Complainant alleges that its own mark has priority over Respondent’s mark, that Respondent’s mark is confusingly similar to its own mark and that Respondent is benefiting from trading on its goodwill. Complainant has initiated various legal actions to cancel Respondent’s mark. Accordingly, argues Complainant, Respondent has no legitimate rights in the contested domain name.
Further, Complainant alleges that Respondent has registered and is using the contested domain name in bad faith, by using it to attract Internet users to its website for commercial gain by capitalizing on the goodwill of Complainant’s mark and on the likelihood of confusion between Complainant’s mark and the contested domain name.
Respondent does not contest most of the factual allegations made by the Complainant. It offers travel and trip-cancellation insurance underwriting and administration services at its website. It is incorporated under the state laws of Indiana as ItravelInsured, Inc.
Respondent denies that the only difference between its mark and Complainant’s mark is the addition of the letter “i.” Complainant’s mark is TRAVEL INSURED INTERNATIONAL, in contrast, Respondent’s domain name is <itravelinsured.com>.
Respondent applied for registration of the mark ITRAVELINSURED in 2004, after the application filed by Complainant for its marks. Respondent notes that, when its mark was granted, the US Patent and Trademark Office did not cite Complainant’s marks. Thus, it alleges, the Patent and Trademark Office did not consider the marks to be confusingly similar.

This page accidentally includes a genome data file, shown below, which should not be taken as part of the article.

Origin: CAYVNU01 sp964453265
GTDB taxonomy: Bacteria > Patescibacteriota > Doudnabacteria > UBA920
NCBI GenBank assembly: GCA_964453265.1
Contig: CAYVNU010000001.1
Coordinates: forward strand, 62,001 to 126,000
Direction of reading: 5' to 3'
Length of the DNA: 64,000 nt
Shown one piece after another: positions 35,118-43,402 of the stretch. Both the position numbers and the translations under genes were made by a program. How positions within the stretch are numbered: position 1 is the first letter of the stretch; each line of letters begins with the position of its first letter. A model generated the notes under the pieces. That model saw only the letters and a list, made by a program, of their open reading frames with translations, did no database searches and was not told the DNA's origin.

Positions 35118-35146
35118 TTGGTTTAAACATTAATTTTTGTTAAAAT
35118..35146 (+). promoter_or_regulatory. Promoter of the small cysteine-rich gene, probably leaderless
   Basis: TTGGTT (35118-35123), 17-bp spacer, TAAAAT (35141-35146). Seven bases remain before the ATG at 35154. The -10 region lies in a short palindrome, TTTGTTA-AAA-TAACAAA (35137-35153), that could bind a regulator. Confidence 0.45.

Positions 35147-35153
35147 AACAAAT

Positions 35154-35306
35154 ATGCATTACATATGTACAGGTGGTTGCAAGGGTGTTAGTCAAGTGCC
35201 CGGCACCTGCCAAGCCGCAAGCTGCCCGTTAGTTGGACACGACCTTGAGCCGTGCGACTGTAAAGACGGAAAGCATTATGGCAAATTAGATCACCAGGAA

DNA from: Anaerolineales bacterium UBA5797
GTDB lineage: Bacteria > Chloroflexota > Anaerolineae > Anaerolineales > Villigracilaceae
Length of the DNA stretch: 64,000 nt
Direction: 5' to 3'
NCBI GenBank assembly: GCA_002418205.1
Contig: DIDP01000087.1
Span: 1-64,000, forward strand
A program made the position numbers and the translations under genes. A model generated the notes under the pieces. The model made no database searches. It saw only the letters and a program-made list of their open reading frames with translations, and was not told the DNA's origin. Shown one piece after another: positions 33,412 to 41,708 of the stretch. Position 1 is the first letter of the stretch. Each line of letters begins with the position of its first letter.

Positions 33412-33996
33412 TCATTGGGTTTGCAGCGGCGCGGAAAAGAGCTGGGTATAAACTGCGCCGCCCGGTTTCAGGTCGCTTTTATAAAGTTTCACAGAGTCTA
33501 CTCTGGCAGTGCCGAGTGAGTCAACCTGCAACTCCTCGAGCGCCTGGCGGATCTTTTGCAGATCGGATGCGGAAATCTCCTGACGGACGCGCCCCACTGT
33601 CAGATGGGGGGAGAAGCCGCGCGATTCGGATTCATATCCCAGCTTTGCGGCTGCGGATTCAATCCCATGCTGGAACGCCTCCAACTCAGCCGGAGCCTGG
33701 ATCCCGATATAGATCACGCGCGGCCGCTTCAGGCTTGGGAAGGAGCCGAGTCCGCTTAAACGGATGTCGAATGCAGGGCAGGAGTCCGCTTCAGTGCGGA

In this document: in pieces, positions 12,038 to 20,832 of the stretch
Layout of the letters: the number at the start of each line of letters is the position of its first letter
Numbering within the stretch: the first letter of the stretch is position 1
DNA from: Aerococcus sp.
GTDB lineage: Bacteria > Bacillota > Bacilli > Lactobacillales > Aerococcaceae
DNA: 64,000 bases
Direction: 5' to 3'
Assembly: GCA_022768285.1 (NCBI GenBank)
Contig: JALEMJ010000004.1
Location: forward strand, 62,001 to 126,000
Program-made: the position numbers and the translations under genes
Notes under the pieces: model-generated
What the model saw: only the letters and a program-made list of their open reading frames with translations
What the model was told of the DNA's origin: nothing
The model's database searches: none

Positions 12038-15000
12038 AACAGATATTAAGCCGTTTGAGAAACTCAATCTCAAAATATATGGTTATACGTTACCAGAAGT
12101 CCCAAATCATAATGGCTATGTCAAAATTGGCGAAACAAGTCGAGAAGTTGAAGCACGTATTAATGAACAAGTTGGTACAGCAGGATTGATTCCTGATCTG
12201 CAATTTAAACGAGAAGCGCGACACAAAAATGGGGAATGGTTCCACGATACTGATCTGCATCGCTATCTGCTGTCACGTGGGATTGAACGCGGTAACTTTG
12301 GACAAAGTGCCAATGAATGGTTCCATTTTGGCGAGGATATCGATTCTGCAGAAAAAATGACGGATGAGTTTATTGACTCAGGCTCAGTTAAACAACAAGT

According to Respondent, it is not surprising that the US Patent and Trademark Office did not consider the marks to be confusingly similar, given the marks’ obvious differences. First, Respondent’s domain name begins with the letter “I,” which transforms the mark’s sound, meaning, connotation, and appearance. The mark suggests to consumers a play on words by creating the phrase “I travel insured.” At the same time, “i” is a common prefix used for services advertised on the Internet to connote the word “information.” Complainant’s mark TRAVEL INSURED INTERNATIONAL has none of these connotations. Thus the letter “i” is integral to Respondent’s mark, as it creates a unique commercial impression and meaning.
Finally, alleges Respondent, the word INTERNATIONAL is the dominant portion of Complainant’s mark, since the words TRAVEL and INSURED contain no trademark significance when used in connection with travel insurance. Respondent’s mark does not contain the word INTERNATIONAL.
Respondent denies that there has been confusion among consumers of travel insurance during the five plus years that the companies have coexisted.
According to Respondent, Complainant’s request for relief must be denied, because Respondent has legitimate rights in the contested domain name. iTravelInsured, Inc. is incorporated under the state laws of Indiana and is a wholly-owned subsidiary of International Medical Group, Inc. Respondent owns a U.S. Trademark Registration for ITRAVELINSURED (Reg. No. 2930426) and has been using the mark in interstate commerce since at least as early as March 28, 2000 in connection with travel and trip-cancellation insurance underwriting and administration services. A trademark registration is grounds for finding legitimate rights in a domain name. See, e.g., Helen of Troy Ltd. v. Mailadmin, Ltd. and Vitali Fed, Case No. D2005-0371 (WIPO Arbitration and Mediation Center).
Respondent admits that Complainant’s trademark registrations suggest that Complainant began using its trademarks before Respondent began using its own, different trademark and domain name. However, because the marks are different, there is no issue of priority. In addition, Respondent denies that it had actual knowledge of Complainant’s domain name <travelinsured.com> at the time it registered <itravelinsured.com>.